It’s like speaking Spanish. I learned Castilian Spanish in High School, but this is the medieval form of Spanish used in Spain. Or at least a portion of it. As the language migrated through time and distance it became a separate language (I think) that is sufficiently different than the Spanish used in Mexico, or the Tex-Mex that might be used along the Texas border. Or even, sufficiently different than Portuguese that is from Portugal who shares it’s only border with Spain!

There are two thoughts from the Apostle Paul I would like to share. Notice my highlights.

  1. 1Ti 1:16 Howbeit for this cause I obtained mercy, that in me first Jesus Christ might shew forth all longsuffering, for a pattern to them which should hereafter believe on him to life everlasting.
  2. 2Ti 1:13 Hold fast the form of sound words, which thou hast heard of me, in faith and love which is in Christ Jesus.

Paul is laying a foundation for teaching and understanding – a pattern and a form. Both words come from the same Greek work that can simply mean, “a sketch for imitation“. When these two books were translated from their original language, this one word was used differently in English for the sake of the thought of the sentence. In that day of English, each had a different meaning and usage.

This is one reason why we multiple translations. The English language has been modernized over the years! We no longer say howbeit, shew, thou, hast… And these are just the words found in these two examples!

In Sign Language, ESL (English Sign Language) often translates every single word from the spoken word to the signed word. In ASL (American Sign Language) it is often the theme or thought of the word or sentence that gets translated. Yet, they are both using the same “language” concept of communication.

Finally, and lest I continue rambling along, what we yearn to communicate with spoken or written words, are often communicated internally long before they become external communication. We have all heard the description of someone speaking before they think, well, this tweet came to me the other day and I want to share it with you now…

“Lips are destined sooner or later to repeat audibly what the heart has already spoken silently.”~Mark L Briggs

Or, as Jesus spoke:

Luke 6:45 The good person out of the good treasure of his heart produces good, and the evil person out of his evil treasure produces evil, for out of the abundance of the heart his mouth speaks.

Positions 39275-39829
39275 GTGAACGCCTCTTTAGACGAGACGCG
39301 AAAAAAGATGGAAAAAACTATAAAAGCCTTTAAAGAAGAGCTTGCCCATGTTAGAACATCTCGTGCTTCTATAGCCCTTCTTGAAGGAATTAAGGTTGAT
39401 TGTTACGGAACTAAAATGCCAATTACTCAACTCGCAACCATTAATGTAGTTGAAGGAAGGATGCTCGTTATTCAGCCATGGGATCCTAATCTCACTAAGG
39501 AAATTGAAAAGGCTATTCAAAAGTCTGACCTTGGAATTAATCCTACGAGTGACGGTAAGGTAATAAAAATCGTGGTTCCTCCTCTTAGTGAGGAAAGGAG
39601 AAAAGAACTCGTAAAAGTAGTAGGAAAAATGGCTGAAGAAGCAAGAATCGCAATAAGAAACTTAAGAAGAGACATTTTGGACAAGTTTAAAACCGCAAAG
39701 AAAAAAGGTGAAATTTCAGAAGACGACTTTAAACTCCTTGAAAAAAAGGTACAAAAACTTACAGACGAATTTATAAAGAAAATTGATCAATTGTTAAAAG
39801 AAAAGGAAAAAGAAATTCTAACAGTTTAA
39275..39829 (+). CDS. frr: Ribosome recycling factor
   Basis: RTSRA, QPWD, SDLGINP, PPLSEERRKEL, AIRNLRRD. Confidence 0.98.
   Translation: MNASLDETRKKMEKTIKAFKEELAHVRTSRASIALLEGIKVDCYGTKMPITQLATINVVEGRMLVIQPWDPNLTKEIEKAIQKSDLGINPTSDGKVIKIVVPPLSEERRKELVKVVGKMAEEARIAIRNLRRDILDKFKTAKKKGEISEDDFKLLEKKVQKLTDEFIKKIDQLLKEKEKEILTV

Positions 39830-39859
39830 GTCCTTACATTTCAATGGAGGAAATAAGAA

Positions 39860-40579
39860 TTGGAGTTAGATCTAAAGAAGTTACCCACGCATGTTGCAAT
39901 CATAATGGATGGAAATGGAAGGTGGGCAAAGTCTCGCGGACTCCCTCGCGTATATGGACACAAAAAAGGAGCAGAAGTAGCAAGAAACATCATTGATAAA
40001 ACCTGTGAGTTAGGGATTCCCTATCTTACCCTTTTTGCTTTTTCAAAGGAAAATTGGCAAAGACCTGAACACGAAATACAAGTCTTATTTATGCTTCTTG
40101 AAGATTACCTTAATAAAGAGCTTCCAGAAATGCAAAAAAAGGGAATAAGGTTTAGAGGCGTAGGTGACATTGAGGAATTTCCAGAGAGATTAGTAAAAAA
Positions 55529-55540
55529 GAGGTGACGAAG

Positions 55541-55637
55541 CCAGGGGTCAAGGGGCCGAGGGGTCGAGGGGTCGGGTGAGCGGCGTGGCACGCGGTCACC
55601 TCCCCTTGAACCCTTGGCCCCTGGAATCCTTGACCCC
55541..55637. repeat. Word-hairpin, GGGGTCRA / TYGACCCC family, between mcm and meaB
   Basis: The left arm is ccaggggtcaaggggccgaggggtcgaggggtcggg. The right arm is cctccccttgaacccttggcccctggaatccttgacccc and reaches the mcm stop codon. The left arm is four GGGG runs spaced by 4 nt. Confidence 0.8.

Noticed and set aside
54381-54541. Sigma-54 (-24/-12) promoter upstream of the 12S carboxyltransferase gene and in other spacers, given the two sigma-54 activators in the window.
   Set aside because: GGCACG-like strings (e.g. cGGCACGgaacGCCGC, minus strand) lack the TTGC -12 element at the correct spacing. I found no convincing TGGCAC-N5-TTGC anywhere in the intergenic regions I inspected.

3 thoughts on “Words, Words, Words

  1. Interesting. I started this type of study while teaching ACTS classes at church. This both blessed and cursed me. I am more aware of what I say and what others are “meaning” in their conversation. I used to believe what I heard or read from speakers of various organizations and media. What I learned from my study is how often the people speaking do NOT believe the words they are saying.

    As and instructor and Christian, I also became very aware my students and others expected me to BE what I spoke about. When I told them how to use a product or adopt a lifestyle, their adherence to the referenced topic was enhanced when they were convinced I used the product or lived the life.

    I am most pleased when says, “You are a Christian, aren’t you.”, not a Baptist, Methodist, Pentecostal; and I prefer being called an American instead of Southerner, Texan, or Yankee.

    As you mention, my words, accent, actions, pronunciation, and style can pinpoint me or grant a type of ambiguity. I noticed people responded to their inability to “identify” me by becoming curious, relaxing a little to allow conversation or discussion to continue.

    I admire those able to use words proficiently in positive ways and despise those who, with the same ability, use that language to negatively manipulate us. When a technician comes to my aid, their “language” should tell me he/she knows the product AND respects me, the operator, or I will not trust their fix or call on them again.

    Have you noticed, Michael, OUR words are not really our words. Our language is a composition of the thoughts, feelings and meanings of many, many cultures over thousands of years to the past few months.

    Your blog inspired me. Thanks.